If you’ve ever wanted more parades in your life, New Orleans is the place to be, especially during Carnival season. I personally love parades and consider myself somewhat a parade expert. I’ve been a spectator at parades, driven International Student Organization homecoming candidates at Fairmont State in a parade, watched my kids and grandkids march in parades, and even marched myself while dressed as a woodchuck passing out candy canes at Christmas, 1990, in Greenville, Texas. I was representing for Woody’s Convenience Stores, a local chain that’s since gone out of business.
In New Orleans, it doesn’t matter where I’m walking or wasting time, the drums and horns that announce a parade always make me look up. It’s almost always a second line parade, which has a long history in New Orleans like gumbo and brick sidewalks. Today, second line parades mostly celebrate weddings, special birthdays, new business openings, or for philanthropic or political causes. I’ve seen a second line parade in the Central Business District that I’m pretty sure was a corporate team-building exercise.
One afternoon a couple of weeks ago, a second line parade passed us on Chartres Street in the Marigny, announcing itself with marching band fanfare. The walkers’ costumes were nature themed, hats trailing vines or sprouting tall mushrooms, tree people waving branches, green-skinned wood nymphs with brown bark boots, giant flowers bearing banners like stamen. A walker handed us a flyer, and I learned it was a protest parade to “Defend the Atlanta Forest,” which I had to look up. “Defend the Atlanta Forest” is a group of activists that oppose the police training center being built on the outskirts of Atlanta for a few reasons: its cost, its ecological impact, and the ongoing militarization of the police force. Activists are camped and occupying the forest, and one activist was killed, and one police officer wounded during a confrontation in January of this year.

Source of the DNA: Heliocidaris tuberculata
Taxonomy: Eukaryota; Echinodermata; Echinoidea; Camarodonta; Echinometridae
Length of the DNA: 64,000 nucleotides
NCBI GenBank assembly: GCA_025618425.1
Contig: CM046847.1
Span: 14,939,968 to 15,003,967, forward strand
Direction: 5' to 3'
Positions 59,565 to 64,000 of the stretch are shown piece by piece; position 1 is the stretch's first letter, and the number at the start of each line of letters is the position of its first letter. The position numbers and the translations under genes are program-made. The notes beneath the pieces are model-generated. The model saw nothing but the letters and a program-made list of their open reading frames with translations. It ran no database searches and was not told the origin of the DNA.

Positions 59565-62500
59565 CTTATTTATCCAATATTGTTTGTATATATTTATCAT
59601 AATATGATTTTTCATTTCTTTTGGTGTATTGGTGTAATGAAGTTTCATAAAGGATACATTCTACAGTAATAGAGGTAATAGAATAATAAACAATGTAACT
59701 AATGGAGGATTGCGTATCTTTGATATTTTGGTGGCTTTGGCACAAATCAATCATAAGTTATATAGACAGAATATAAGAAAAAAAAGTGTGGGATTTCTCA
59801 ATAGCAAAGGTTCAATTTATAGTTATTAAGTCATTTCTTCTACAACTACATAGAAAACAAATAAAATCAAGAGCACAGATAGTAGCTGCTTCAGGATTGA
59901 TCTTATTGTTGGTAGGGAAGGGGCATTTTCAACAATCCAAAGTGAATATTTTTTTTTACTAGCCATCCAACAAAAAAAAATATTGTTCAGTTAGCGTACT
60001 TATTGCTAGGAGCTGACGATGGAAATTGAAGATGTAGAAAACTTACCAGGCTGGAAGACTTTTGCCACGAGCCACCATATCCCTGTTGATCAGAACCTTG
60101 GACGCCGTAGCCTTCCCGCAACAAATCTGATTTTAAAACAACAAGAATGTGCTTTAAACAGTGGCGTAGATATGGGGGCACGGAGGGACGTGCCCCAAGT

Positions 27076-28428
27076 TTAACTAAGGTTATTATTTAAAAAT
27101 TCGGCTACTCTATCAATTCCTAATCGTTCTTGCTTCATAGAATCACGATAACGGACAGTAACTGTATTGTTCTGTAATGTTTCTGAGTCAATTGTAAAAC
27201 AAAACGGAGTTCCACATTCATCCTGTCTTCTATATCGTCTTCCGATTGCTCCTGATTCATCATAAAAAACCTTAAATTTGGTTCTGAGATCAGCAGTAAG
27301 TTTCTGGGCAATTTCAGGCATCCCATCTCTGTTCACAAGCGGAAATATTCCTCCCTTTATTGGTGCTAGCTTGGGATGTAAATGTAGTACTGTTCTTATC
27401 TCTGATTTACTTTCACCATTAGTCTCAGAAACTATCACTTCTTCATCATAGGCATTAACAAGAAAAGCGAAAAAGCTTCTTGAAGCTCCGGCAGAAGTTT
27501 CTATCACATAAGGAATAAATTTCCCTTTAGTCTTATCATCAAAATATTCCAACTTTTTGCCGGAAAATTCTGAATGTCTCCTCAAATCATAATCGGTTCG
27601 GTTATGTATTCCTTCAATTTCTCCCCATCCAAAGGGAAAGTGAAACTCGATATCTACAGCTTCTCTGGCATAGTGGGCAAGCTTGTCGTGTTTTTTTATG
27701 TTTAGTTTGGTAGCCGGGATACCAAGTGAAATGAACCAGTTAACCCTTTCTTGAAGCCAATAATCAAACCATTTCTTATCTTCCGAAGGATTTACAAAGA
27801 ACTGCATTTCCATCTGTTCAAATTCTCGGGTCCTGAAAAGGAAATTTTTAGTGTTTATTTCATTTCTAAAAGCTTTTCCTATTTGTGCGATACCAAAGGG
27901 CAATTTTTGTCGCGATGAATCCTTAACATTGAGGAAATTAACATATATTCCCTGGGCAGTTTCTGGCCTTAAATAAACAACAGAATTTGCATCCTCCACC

On the other side, leaders like former Atlanta Mayor Keisha Lance Bottoms believe that the new facility will “not only help boost morale, retention and recruitment of our public safety personnel, but will give us physical space to ensure that our officers and firefighters are receiving 21st century training, rooted in respect and regard for the communities they serve.” Mock-ups of the training facility include jogging trails for the public and stables for mounted-patrol horses, and also staged buildings where firefighters and police officers can practice “rescue skills” and “rehearse drug raids, riot control, and hostage situations.” The arguments on both sides have some merit. A second line parade brought the ishew to my attention.
When it comes to Carnival and parades, people are of two minds: those who think we should leave politics out of parades and those who celebrate the potential to draw attention to ishews close and far. Early this month, three walking parades took place in the Marigny, including that of Krewe de Vieux. They’re a bawdy krewe of more than a thousand members, famous for sexual allusions and outrageous political satire, which this year focused on New Orleans Mayor LaToya Cantrell.